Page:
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Acronyms that contain the term potential density 

What does potential density mean? This page is about the various possible meanings of the acronym, abbreviation, shorthand or slang term: potential density.

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P

Potential

Academic & Science » Electronics

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LDL

Low Density Lipoprotein

Medical » Physiology

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HD

High Density

Academic & Science » Electronics

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PDF

Probability Density Function

Academic & Science » Mathematics

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HDL

High Density Lipoprotein

Medical » Laboratory

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HDL

High Density Lipoprotein

Medical » Physiology

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ZPD

Zeta Potential Distribution

Academic & Science » Physics

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OD

Optical Density

Academic & Science » Ocean Science

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PH

Potential Health

Medical » Physiology

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BMD

Bone Mineral Density

Medical » Physiology

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DFT

Density Functional Theory

Academic & Science » Mathematics

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DFT

Density Functional Theory

Academic & Science » Electronics

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HDPE

High Density PolyEthylene

Miscellaneous » Plastics

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HDPE

High Density PolyEthylene

Academic & Science » Electronics

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LDL

Low-Density Lipoprotein (Cholesterol)

Medical » Laboratory

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DOS

Density Of States

Academic & Science » Electronics

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LDPE

Low Density Poly-Ethylene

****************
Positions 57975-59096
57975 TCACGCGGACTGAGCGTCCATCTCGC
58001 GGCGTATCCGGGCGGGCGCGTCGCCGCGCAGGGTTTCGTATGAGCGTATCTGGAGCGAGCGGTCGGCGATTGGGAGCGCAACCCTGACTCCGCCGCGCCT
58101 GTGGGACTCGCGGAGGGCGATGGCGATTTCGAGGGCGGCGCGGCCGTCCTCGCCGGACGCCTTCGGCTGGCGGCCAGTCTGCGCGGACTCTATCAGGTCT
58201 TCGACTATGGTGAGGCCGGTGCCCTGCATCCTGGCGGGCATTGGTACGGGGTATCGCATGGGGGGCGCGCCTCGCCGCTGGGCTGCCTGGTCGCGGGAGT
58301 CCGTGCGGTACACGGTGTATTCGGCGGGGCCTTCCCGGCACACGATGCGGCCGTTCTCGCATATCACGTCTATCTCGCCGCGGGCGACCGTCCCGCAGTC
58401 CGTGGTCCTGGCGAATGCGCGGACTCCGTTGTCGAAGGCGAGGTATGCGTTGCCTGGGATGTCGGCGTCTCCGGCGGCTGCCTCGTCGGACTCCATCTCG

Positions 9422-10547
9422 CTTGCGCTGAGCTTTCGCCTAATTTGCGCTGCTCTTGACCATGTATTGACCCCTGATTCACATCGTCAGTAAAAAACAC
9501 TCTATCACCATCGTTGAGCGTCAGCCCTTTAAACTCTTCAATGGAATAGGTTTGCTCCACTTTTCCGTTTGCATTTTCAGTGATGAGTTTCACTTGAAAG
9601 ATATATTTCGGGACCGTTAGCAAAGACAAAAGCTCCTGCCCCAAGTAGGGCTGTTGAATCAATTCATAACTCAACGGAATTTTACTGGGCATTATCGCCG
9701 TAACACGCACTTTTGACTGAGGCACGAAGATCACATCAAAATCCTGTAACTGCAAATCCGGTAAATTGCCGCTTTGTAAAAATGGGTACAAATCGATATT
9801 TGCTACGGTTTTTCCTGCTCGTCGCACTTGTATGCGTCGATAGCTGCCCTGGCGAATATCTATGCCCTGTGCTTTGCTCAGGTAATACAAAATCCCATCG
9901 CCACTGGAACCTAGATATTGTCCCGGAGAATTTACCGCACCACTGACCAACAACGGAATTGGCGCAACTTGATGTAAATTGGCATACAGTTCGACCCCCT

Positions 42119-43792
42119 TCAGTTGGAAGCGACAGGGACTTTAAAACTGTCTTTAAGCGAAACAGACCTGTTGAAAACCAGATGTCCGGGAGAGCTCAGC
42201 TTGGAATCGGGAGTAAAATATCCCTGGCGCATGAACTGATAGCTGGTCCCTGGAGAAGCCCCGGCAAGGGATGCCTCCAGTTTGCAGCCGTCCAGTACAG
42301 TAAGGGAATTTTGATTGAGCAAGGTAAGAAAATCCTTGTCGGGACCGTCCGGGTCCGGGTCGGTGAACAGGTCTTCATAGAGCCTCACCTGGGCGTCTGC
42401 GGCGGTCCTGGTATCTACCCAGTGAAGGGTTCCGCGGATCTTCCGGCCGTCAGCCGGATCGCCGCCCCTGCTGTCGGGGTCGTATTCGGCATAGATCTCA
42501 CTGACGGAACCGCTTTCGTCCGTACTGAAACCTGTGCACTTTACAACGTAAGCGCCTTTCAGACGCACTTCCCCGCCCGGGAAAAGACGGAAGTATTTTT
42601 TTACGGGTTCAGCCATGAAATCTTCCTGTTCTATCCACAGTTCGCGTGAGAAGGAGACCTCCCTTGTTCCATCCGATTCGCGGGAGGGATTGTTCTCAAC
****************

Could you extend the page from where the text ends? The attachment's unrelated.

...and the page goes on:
Miscellaneous » Plastics

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VLDL

Very Low Density Lipoprotein

Medical » Physiology

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VLDL

Very Low Density Lipoprotein

Medical » Human Genome

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VLDL

Very Low Density Lipoprotein

Medical » Laboratory

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VLDL

Very Low Density Lipoprotein

Miscellaneous » Food & Nutrition

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ND

Neutral Density

Academic & Science » Ocean Science

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PSD

Power Spectral Density

Academic & Science » Electronics

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MDF

Medium Density Fiberboard

Business » Products

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LDA

Local Density Approximation

Academic & Science » Electronics

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What does potential density mean?

Potential density
The potential density of a fluid parcel at pressure P {\displaystyle P} is the density that the parcel would acquire if adiabatically brought to a reference pressure P 0 {\displaystyle P_{0}} , often 1 bar (100 kPa). Whereas density changes with changing pressure, potential density of a fluid parcel is conserved as the pressure experienced by the parcel changes (provided no mixing with other parcels or net heat flux occurs). The concept is used in oceanography and (to a lesser extent) atmospheric science. Potential density is a dynamically important property: for static stability potential density must decrease upward. If it doesn't, a fluid parcel displaced upward finds itself lighter than its neighbors, and continues to move upward; similarly, a fluid parcel displaced downward would be heavier than its neighbors. This is true even if the density of the fluid decreases upward. In stable conditions (potential density decreasing upward) motion along surfaces of constant potential density (isopycnals) is energetically favored over flow across these surfaces (diapycnal flow), so most of the motion within a 3-D geophysical fluid takes place along these 2-D surfaces. In oceanography, the symbol ρ θ {\displaystyle \rho _{\theta }} is used to denote potential density, with the reference pressure P 0 {\displaystyle P_{0}} taken to be the pressure at the ocean surface. The corresponding potential density anomaly is denoted by σ θ = ρ θ − 1000 {\displaystyle \sigma _{\theta }=\rho _{\theta }-1000} kg/m3. Because the compressibility of seawater varies with salinity and temperature, the reference pressure must chosen to be near the actual pressure to keep the definition of potential density dynamically meaningful. Reference pressures are often chosen as a whole multiple of 100 bar; for water near a pressure of 400 bar (40 MPa), say, the reference pressure 400 bar would be used, and the potential density anomaly symbol would be written σ 4 {\displaystyle \sigma _{4}} . Surfaces of constant potential density (relative to and in the vicinity of a given reference pressure) are used in the analyses of ocean data and to construct models of ocean currents. Neutral density surfaces, defined using another variable called neutral density ( γ n {\displaystyle \gamma ^{n}} ), can be considered the continuous analog of these potential density surfaces.

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